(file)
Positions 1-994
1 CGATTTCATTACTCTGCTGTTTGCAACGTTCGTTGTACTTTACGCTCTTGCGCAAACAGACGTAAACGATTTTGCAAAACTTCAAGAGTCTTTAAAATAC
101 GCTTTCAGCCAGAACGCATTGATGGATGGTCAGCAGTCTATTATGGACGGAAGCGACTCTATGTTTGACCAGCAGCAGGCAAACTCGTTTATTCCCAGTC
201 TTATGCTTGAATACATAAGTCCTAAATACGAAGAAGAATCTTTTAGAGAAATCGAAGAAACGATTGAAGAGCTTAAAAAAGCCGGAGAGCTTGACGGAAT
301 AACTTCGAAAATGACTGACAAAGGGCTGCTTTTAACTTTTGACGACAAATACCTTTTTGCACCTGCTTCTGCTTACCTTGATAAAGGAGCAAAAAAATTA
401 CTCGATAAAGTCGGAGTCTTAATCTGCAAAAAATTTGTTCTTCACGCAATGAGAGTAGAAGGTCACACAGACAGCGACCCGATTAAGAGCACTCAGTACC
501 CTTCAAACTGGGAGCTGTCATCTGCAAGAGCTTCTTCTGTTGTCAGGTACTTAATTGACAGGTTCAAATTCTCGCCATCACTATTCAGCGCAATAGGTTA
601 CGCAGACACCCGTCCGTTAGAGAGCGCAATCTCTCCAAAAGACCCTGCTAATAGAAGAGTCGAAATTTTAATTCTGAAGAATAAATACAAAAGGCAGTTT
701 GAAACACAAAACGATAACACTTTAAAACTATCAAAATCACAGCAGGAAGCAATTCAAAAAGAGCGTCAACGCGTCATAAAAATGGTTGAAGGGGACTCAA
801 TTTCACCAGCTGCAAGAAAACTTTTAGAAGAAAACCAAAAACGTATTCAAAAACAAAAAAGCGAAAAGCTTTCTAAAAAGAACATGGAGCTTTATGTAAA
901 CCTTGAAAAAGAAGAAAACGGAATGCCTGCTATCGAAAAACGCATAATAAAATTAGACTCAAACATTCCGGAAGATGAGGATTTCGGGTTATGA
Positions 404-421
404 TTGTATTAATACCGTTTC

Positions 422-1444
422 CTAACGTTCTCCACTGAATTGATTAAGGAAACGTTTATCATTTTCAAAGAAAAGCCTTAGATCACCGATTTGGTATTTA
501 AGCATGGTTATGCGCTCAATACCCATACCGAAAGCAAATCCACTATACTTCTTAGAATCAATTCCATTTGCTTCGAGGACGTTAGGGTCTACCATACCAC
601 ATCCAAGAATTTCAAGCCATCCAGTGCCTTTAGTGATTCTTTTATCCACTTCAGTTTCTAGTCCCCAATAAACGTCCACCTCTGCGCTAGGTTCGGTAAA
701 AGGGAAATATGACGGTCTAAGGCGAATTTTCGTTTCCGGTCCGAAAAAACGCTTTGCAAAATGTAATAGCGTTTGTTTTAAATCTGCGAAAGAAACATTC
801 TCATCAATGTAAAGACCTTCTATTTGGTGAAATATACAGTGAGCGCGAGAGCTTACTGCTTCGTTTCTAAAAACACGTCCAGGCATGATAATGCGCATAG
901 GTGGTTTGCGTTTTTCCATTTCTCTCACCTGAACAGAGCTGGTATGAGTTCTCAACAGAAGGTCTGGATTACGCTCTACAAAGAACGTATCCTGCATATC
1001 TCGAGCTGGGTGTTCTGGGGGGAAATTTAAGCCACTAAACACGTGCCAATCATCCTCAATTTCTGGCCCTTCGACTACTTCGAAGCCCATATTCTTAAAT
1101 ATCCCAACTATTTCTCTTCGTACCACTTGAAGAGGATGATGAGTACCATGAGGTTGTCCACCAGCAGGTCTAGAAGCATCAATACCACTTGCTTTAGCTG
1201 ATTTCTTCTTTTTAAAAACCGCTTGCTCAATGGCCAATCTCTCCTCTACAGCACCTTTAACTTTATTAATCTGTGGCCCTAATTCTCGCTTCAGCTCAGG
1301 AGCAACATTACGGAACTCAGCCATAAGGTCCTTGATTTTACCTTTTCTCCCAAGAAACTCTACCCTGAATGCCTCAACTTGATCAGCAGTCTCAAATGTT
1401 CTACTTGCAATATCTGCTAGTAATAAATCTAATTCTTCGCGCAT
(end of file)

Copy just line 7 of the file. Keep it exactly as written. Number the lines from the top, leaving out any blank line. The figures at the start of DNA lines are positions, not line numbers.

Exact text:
501 CTTCAAACTGGGAGCTGTCATCTGCAAGAGCTTCTTCTGTTGTCAGGTACTTAATTGACAGGTTCAAATTCTCGCCATCACTATTCAGCGCAATAGGTTA